Photo courtesy of The Dot magazine

Music is a theme shared among several feature films in the virtual return of Viet Fim Fest 2021. Whether classic or modern in style, these musicians create songs and sound unique to the Vietnamese experience. Viet Film Fest’s Humanities Out There (H.O.T) Public Fellow June Ke spoke with Nodey, subject of The Nodey Process for an insider look at the DJ’s creative process. This interview has been edited and condensed.

What was it like to be a musician in Vietnam during the 2020-2021 coronavirus pandemic?
When the Vietnamese government had control of the pandemic, things were good and all venues were open. Since Vietnam closed its borders a lot of creative industries, such as the advertising industry, that normally contracted westerners had to turn inward for hiring. Normally the electronic music scene and techno clubs here book American or European DJs as headliners, but with border restrictions, Vietnamese DJs were spotlighted and enjoyed by audiences. In a way, the pandemic creates a kind of involuntary protectionism that helps the local scene in terms of empowerment and emancipation. Though the past couple of months have been really bad — everything is shut down and everyone stays home. 

The documentary contains scenes from your performance art-inspired music videos as well as some of your musings about how different political contexts shape the kind of art that is produced. What, in your opinion, is the role of avant-garde art and music in society today?
I guess art can give cues and feelings to people. Art can directly hit the brain of people through feelings without going through political or boring and complicated speeches.

What are some of your favorite musicians today?
For the past few years, I’ve been listening to Rosalia and Johan Papaconstantino a lot! I love how this new generation of singers and musicians mix traditional music and aestheticism from their background with today’s global pop trends. So Rosalia brings in Flamenco elements while Johan Papaconstantino is a French singer who plays Bouzouki, a traditional Greek instrument, and uses autotune and Reggaeton beats. I think it would be awesome to see a Vietnamese artist mix Cải lương (Vietnamese modern folk opera) and Gangsta Rap — imagine what a superstar they would be! I try to do this through short funny songs and videos with my Sinh to Serie on Instagram.

What do you hope for the audience to take away from the film?
The Nodey Process is my testimony as a young Việt Kiều (a term for oversees Vietnamese) from France who tried to follow my own path. My friends and I really put our honest intentions into creating it! I hope that the film provides motivation for others to pursue their own path, follow their fate, and find their own peace. ✌️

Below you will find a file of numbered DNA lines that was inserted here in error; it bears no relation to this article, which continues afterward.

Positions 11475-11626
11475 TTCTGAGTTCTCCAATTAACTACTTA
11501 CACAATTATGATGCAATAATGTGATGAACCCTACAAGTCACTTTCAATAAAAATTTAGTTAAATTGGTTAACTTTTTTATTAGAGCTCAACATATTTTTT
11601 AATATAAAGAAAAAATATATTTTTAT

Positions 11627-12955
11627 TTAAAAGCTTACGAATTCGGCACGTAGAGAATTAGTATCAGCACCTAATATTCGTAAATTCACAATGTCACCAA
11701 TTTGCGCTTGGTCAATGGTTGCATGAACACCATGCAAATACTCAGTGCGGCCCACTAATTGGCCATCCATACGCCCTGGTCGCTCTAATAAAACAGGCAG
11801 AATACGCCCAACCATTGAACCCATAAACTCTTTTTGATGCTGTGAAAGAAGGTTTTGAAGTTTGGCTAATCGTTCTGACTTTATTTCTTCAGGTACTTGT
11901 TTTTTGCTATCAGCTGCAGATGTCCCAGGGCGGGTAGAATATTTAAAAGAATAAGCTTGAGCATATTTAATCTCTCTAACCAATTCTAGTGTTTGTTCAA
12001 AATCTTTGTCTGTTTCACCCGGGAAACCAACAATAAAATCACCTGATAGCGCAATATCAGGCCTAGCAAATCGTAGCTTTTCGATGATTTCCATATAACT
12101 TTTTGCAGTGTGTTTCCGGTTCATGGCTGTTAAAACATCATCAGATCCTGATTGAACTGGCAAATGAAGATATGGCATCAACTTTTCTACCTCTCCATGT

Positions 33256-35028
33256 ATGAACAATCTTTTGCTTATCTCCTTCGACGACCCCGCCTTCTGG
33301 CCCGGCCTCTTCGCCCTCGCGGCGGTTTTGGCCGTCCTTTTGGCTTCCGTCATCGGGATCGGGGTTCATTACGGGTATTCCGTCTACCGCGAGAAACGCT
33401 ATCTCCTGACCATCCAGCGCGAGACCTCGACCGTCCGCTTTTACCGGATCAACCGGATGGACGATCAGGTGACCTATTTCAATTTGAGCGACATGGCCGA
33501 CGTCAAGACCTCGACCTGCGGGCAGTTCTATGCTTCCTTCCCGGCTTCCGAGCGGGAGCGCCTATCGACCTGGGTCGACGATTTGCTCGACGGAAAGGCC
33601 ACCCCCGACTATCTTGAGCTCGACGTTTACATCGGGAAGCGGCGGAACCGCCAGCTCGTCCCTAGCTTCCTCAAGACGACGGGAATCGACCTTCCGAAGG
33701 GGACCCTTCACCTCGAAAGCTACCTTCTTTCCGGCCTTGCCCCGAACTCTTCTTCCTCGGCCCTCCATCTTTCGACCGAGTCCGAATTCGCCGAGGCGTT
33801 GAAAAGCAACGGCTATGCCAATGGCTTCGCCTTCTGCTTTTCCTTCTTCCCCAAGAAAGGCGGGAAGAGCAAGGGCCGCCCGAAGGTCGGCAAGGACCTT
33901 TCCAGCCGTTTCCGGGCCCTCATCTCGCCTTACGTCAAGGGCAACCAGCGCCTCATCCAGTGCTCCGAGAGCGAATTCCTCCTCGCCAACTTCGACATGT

Watch The Nodey Process in the To be Vietnamese in Western Europe setlist, curated for the Vietnamese-European experience, at Viet Film Fest on Friday, October 22, 2021, at 11 AM PST. Tickets at


The Nodey Process is a music documentary that captures how French-Vietnamese hip-hop and electro producer Đôn Pham “Nodey” Nguyễn Ngọc leverages on his cultural roots and new artistic aspirations to reinvent his creative journey.  Follow for the latest updates.

The son of Vietnamese immigrants, Nodey’s singular approach to production has marked him out as one of France’s most in-demand beatsmiths. Fusing the Vietnamese records he grew up on with contemporary US rap, and a touch of the kind of club-ready house and techno it’s impossible to avoid in Paris, his work to date is invigorating, innovative, and hugely individualistic. Nodey’s debut album 🙂 is available on all major music streaming platforms.

Wujun (JuneKe is a Ph.D. candidate in Comparative Literature at UC Irvine. She researches Daoism, temporality, and contemporary Chinese cinema. As a Humanities Out There (H.O.T) Public Fellow, she assisted Artistic Director, Eric Nong, in organizing Viet Film Fest to promote the arts in a capacity that engages directly with the community.

Viet Film Fest was created in 2003 by the Vietnamese American Arts & Letters Association (VAALA), becoming its largest program. As the largest international Vietnamese film festival of its kind in the world, Viet Film Fest showcases the best creative work by and about Vietnamese people. Through the universal language of film, Viet Film Fest brings together multiple perspectives to expand the scope and horizons of Vietnamese cinema. Our award-winning films have been screened in numerous cities and countries. For over a decade, the festival has attracted thousands of national and international attention for its stunning showcase of shorts and features submitted from all over the world. As the hub of the Vietnamese movie industry, the festival hosts networking opportunities with prominent directors, media experts, and producers, including Tran Anh Hung (The Scent of Green Papaya), Tony Bui (Three Seasons), Ham Tran (Journey from the Fall), Victor Vu (Yellow Flowers on the Green Grass), Le Van Kiet (Furie), and Charlie Nguyen (The Rebel).

October 15-30, 2021
Program Schedule and Tickets:
Follow @vietfilmfest on FacebookInstagramTwitter, and YouTube

Categories: Festival News


Leave a Reply

Avatar placeholder

Your email address will not be published. Required fields are marked *